Synopses & Reviews
Claudine Herrmann became famous in France with he publication of Les Voleuses de langue
in 1976. Her much-quoted book is now recognized as a modern classic of feminist literary criticism. Nancy Kline's welcome English translation captures the clarity and passion of observations that go beyond books to boudoirs and boardrooms.
Herrmann charges that language is the fundamental means by which women are oppressed. Their education forces them to parrot masculine discourse, often gets them dismissed as chatterboxes, and silences their real lives. Women who desire to express themselves creatively are obliged to "steal" language or to invent one of their own. Based on readings of major texts in literature, philosophy, and the social sciences, The Tongue Snatchers illuminates how men and women differ in their experiences of words, work, space, time, love, and sexuality.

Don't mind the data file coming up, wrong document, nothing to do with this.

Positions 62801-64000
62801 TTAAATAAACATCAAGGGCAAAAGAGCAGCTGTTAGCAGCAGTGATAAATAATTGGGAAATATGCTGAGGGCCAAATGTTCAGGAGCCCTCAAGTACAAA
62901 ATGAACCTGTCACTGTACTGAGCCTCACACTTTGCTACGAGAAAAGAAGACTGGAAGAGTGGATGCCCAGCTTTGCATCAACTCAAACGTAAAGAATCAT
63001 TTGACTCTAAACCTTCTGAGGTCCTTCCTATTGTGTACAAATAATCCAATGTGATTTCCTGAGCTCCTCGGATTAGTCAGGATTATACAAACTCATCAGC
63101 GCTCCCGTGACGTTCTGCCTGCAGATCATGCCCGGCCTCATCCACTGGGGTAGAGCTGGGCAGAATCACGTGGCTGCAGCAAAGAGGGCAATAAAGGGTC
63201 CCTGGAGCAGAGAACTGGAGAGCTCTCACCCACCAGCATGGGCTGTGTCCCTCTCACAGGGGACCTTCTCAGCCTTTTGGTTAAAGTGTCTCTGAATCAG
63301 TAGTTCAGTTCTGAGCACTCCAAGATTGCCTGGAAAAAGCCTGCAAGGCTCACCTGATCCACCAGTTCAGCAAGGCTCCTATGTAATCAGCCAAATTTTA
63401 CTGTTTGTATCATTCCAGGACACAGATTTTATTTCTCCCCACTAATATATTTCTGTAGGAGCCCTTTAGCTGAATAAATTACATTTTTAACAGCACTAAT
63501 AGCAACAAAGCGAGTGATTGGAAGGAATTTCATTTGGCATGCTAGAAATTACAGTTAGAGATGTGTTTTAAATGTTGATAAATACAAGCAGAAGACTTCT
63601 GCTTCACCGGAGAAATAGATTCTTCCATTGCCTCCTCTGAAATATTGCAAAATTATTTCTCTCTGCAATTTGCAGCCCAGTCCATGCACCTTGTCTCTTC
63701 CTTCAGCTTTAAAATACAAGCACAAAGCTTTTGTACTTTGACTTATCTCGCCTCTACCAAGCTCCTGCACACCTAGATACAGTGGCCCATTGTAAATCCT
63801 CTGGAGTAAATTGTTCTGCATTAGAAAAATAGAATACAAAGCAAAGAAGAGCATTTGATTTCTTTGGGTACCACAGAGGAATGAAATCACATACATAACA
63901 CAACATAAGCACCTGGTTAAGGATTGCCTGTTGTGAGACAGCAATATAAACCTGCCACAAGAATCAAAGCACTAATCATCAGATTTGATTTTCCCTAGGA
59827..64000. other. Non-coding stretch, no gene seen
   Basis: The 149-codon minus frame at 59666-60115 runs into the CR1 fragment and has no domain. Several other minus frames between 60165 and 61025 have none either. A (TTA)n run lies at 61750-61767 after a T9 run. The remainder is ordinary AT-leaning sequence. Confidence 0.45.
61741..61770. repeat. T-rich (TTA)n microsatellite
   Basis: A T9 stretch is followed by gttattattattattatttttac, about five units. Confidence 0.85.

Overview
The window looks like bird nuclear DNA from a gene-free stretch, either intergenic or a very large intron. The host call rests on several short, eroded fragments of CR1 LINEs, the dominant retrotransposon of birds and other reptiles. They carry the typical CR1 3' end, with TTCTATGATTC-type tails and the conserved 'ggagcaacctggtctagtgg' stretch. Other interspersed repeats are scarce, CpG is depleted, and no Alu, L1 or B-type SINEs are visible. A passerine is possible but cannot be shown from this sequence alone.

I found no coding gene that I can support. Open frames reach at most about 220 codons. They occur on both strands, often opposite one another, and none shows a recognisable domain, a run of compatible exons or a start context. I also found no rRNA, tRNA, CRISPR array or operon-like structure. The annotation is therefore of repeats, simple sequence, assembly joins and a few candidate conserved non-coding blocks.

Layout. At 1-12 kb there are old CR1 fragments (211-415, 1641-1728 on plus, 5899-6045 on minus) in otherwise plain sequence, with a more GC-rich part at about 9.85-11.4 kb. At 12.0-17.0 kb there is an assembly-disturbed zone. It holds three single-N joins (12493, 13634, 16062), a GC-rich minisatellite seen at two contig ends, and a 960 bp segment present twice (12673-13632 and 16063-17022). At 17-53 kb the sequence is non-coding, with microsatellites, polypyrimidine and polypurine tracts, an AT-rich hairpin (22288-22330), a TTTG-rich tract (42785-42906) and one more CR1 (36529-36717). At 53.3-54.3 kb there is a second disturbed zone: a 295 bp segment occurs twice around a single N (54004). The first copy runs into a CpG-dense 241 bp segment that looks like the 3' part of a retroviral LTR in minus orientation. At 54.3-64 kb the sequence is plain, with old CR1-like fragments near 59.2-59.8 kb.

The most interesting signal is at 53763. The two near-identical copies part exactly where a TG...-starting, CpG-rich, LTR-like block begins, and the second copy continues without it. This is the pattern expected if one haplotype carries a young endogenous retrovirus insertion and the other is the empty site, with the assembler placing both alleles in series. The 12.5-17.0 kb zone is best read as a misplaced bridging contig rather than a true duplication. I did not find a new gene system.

Includes bibliographical references (p. 137-141) and index.
About the Author
Nancy Kline is Director of the Writing Project, Barnard College. She is the author of a novel, The Faithful (1969), and of Lightning: The Poetry of René Char (1981).